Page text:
The S.C. Department of Public Safety announced this week that a preliminary number of 837 people died on South Carolina roadways in 2012, up from 828 traffic-related fatalities in 2011. However, the number of people killed on Aiken County roadways decreased from 2011 to 2012.
Twenty people died on roadways in Aiken County during 2012, compared to 28 deaths in 2011, according to Lance Cpl. Judd Jones of the S.C. Highway Patrol.
Vulnerable roadways users – pedestrians, bicycle, moped and motorcycle operators – and deaths resulting from a lack of seat belt usage were two of the areas showing the most notable statistical increases based on preliminary findings, according to the statewide report. However, South Carolina still remains below the national average, which saw a 7 percent increase in highway deaths for the first nine months of 2012.
The National Highway Traffic Safety Administration released statistics in December that showed South Carolina dropped from being tied for No. 1 in the country for traffic-related fatalities that involved an alcohol-impaired driver in 2010 to No. 7 in 2011 – a decrease from 44 percent to 38 percent in 2011.
According to Jones, out of the 20 deaths in Aiken County, roughly 40 percent were alcohol-related. Additionally, 65 percent of the people killed had access to seat belts but were not buckled in.
“We are making gains in what has been a persistently difficult cultural trend to fight – people getting behind the wheel impaired,” said Leroy Smith, director of the state Department of Public Safety. “We also have made significant strides in our effort to ensure motorists comply with our primary seat belt law. However, getting people to take personal responsibility for their own driving behaviors continues to be our biggest challenge.”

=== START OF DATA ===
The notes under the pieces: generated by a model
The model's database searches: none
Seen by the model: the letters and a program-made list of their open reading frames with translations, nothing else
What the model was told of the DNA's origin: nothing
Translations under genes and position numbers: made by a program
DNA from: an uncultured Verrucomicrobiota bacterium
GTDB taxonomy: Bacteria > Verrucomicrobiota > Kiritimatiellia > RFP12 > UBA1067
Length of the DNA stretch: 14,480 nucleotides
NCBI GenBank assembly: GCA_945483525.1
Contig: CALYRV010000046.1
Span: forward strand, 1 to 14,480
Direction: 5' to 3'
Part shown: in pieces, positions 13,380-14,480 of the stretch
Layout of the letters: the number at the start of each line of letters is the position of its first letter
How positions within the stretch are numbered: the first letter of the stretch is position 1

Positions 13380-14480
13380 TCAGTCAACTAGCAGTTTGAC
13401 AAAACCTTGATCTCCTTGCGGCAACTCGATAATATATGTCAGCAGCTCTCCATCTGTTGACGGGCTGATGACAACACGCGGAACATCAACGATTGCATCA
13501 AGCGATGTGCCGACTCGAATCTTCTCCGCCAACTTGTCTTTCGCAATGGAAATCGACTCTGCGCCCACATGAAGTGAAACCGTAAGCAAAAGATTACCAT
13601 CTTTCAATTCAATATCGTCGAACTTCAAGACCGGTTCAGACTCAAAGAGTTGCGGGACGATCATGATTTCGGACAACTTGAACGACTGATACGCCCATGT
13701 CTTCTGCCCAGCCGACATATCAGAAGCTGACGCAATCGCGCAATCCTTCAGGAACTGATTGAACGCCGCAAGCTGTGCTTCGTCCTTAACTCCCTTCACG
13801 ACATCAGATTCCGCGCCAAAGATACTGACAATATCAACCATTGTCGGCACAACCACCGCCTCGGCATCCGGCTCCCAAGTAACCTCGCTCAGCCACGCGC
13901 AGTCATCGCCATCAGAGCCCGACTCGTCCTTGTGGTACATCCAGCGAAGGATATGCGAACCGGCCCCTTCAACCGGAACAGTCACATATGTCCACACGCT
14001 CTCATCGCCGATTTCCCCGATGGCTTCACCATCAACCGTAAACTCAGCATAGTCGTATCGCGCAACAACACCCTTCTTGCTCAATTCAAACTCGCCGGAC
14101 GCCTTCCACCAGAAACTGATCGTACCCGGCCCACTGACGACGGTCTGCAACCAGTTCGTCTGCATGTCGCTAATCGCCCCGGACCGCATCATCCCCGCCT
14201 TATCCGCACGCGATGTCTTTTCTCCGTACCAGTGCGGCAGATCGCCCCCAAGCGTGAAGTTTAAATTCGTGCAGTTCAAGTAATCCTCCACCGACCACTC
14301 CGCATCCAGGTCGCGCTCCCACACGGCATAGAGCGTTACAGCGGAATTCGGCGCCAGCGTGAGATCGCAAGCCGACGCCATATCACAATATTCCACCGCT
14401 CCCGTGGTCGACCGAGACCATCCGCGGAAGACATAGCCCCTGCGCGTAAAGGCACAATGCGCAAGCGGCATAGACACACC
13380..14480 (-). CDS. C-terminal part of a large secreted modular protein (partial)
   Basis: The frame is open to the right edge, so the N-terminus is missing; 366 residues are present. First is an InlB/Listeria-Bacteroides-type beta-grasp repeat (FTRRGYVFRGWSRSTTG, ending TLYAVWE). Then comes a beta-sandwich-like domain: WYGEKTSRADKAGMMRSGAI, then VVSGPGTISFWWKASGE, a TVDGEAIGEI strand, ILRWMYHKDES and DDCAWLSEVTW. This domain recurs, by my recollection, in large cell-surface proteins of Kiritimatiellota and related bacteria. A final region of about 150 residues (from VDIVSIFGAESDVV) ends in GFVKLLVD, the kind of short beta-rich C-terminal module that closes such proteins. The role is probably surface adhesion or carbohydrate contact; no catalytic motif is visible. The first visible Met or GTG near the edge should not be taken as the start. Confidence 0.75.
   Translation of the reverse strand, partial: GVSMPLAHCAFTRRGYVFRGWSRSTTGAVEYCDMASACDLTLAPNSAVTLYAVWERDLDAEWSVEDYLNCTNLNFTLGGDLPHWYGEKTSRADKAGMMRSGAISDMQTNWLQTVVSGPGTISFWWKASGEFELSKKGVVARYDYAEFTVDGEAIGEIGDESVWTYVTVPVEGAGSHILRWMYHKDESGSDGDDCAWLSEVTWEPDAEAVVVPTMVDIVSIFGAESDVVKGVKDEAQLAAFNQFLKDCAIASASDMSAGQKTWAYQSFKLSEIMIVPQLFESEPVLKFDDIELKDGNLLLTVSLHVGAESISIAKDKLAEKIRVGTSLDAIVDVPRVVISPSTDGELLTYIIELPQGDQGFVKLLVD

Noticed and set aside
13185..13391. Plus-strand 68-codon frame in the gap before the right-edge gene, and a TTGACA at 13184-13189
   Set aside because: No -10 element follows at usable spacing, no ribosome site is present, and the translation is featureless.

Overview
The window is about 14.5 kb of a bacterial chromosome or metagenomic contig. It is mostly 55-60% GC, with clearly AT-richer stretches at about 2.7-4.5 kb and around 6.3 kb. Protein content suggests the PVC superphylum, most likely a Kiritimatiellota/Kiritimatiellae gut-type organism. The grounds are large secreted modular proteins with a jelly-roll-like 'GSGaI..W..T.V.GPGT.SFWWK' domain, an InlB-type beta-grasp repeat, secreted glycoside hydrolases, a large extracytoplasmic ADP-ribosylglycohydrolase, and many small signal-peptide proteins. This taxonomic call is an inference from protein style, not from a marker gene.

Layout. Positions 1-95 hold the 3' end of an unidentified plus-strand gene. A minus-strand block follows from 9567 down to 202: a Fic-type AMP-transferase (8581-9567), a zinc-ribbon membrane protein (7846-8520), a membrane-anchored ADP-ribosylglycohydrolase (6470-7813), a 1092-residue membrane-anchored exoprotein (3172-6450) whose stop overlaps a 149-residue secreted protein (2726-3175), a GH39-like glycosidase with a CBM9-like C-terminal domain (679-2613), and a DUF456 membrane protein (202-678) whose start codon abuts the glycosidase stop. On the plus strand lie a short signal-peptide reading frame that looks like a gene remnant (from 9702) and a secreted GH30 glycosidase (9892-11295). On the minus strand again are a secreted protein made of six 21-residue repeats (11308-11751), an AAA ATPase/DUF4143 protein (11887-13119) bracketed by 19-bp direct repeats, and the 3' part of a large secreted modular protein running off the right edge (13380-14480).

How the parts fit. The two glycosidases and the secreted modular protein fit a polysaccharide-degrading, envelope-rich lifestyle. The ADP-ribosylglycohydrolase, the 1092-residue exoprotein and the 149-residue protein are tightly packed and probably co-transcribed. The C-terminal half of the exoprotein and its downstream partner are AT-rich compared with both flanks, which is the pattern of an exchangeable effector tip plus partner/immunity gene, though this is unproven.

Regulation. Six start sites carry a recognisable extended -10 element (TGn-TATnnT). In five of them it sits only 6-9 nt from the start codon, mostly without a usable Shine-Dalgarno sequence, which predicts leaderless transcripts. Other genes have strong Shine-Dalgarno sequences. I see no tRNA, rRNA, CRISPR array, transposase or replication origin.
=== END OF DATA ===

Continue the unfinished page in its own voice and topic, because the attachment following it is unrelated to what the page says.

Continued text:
According to the report, in South Carolina, the top five contributing factors for fatal collisions in 2012 were: driving under the influence; driving too fast for conditions; failure to yield the right of way; running off the roadway; lying and/or illegally in the roadway.
The number of drivers or occupants with access to seat belts who died unbelted rose about 10 percentage points over last year, according to the report.
Additionally, the study found that:
• The worst months for fatalities were January, with 76 in 2012 compared to 45 in 2011; May, with 89 in 2012 compared to 86 in 2011; November, with 80 in 2012 compared to 64 in 2011; and December, with 68 in 2012 compared to 54 in 2011.
• The deadliest day in 2012 was Saturday, followed by Sunday and Friday.
• The majority of fatalities are occurring at night with the single deadliest time slot for both 2011 and 2012 being 6 to 9 p.m.
• Greenville, Richland, Lexington/Spartanburg and Horry counties led the state in fatalities with 66, 51, 48 and 47 fatalities, respectively.
• There were 79 deaths that resulted from commercial motor vehicle-involved crashes in 2012, compared to 87 in 2011.
Col. Mike Oliver, commander of the Highway Patrol, said troopers' focus in 2013 will be on the leading causes of collisions and deaths: DUI, failure to use a seat belt and speed.
Oliver said he and his troop commanders are analyzing data to ensure enforcement resources are concentrated where they're needed most.
“We will continue a strong enforcement emphasis on core violations, but motorists can also expect to see more nighttime safety belt enforcement,” he said. “Our fatality numbers continue to show that the majority of fatal collisions are occurring at night with people not buckled up. Law enforcement is doing everything we can to combat those negative numbers, but these recent fatality trends show that a pocket of the motoring public is continuing to make irresponsible decisions, and ultimately it is costing them or someone else their lives.”
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